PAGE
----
Yvette Huddleston: Why women’s stories are just as important as men’s

A scene from the film Colette. (PA).
A scene from the film Colette. (PA).
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This week I went to the cinema to see Colette, the deservedly much-lauded film about the French author Sidonie-Gabrielle Colette.

Directed by Leeds-born Wash Westmoreland, it is a literary biopic of great sensitivity which deserves its many plaudits, and Keira Knightley gives one of the best performances of her career in the lead role. Colette was born in the late 19th century, died in the mid-20th century and was a woman ahead of her time.

The movie focusses on her early life when in her twenties she married publisher Henry Gauthier-Villars (played in the film with intelligent nuance and great charm by Dominic West) known by the pen name ‘Willy’. He encouraged her to write but then took sole credit for her hugely successful Claudine novels – he also famously locked her in their apartment to ensure she attained her daily word count.

More years ago than I care to remember, I studied one of Colette’s novels Le Blé en herbe as an A-level student and became fascinated by her extraordinary life – she was also a mime artist, an actor, and a journalist – and extensive body of work. Going on to study French and Italian at university, I fully expected to find her represented on my degree course. Not so. The literary line-up was almost exclusively male – with a couple of notable exceptions: Madame de la Fayette, author of one of the first ever novels in literature, and Simone de Beauvoir who was, frustratingly, more often than not discussed in relation to her long-standing partner Jean-Paul Sartre. Hmmm. It was an early lesson for me that women’s stories – and lives and work – are often deemed to be of secondary importance. The lobbying group VIDA: Women in Literary Arts reported in 2016 that the work of women writers gets far less critical attention in literary publications than that of their male counterparts – only 26 percent of reviews that year in the London Review of Books and 29 percent in the Times Literary Supplement were about titles by women.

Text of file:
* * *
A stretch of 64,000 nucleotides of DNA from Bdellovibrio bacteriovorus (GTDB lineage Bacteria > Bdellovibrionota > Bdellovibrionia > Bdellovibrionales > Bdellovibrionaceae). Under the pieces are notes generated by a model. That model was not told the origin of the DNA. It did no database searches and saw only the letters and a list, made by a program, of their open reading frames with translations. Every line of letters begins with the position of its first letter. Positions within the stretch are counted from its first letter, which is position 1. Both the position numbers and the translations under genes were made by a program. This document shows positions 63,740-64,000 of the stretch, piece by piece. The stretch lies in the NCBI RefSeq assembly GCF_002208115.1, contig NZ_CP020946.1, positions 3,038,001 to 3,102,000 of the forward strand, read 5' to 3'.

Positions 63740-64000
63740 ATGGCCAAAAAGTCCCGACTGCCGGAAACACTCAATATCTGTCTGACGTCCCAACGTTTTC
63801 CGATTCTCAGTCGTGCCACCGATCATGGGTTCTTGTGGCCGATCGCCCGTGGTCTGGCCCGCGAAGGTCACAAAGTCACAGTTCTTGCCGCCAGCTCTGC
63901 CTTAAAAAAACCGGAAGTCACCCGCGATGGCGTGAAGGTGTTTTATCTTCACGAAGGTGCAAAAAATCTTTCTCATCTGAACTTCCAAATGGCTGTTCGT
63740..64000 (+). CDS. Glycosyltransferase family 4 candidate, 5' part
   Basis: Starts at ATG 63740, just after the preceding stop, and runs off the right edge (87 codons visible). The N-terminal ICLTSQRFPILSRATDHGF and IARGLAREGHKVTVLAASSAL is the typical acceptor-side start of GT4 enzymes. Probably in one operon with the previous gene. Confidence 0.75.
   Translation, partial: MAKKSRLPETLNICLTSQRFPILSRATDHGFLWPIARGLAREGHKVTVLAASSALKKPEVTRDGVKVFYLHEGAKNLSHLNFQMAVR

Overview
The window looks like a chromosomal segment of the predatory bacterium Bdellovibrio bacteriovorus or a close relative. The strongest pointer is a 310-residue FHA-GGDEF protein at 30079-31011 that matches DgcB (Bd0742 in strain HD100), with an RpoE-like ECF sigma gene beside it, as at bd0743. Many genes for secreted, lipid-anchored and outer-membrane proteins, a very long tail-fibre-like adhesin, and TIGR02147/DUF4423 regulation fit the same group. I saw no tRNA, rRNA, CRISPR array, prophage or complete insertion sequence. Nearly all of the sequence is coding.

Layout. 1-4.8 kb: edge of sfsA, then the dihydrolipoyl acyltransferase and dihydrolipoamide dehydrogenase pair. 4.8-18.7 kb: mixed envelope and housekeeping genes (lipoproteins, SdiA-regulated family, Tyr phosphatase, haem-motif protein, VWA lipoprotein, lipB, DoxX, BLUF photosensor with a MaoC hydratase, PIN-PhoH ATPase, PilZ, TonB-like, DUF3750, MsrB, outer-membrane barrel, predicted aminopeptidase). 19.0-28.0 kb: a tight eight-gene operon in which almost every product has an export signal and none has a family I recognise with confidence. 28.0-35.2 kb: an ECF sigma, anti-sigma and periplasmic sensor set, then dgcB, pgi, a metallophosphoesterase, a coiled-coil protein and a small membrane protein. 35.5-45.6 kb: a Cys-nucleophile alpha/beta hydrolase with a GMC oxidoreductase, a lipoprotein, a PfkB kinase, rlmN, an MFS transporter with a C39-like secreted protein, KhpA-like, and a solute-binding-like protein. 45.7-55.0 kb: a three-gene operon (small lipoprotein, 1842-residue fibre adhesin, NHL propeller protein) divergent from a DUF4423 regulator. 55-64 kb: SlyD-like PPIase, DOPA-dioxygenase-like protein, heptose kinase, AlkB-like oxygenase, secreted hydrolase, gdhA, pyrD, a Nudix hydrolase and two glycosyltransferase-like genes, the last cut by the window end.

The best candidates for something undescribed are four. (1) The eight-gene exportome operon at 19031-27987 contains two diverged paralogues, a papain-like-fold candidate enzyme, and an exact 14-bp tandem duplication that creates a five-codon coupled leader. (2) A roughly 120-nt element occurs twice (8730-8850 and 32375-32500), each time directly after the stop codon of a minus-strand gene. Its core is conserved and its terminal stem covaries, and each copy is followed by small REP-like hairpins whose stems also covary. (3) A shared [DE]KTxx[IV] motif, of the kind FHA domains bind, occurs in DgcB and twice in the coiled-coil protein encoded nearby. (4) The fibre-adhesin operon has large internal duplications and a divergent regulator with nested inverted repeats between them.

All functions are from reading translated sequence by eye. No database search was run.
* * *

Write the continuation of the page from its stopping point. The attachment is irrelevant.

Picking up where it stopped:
It is pleasing to note that an attempt to address this type of inequality is being made right here in Yorkshire. In 2018 the wonderful Sheffield-based independent publisher And Other Stories published only women writers and last month another outstanding local independent publisher – Hebden Bridge-based Bluemoose Books – announced that in 2020 they will be publishing an all-women list.

Last month Glenn Close in her Golden Globes acceptance speech for her role in The Wife – which incidentally also dealt with the theme of a man taking credit for a woman’s literary output – made the point, only half-jokingly, that the film took over 14 years to get made because of its title. Wouldn’t it be great if, well into the 21st century now, we could get beyond that kind of thinking?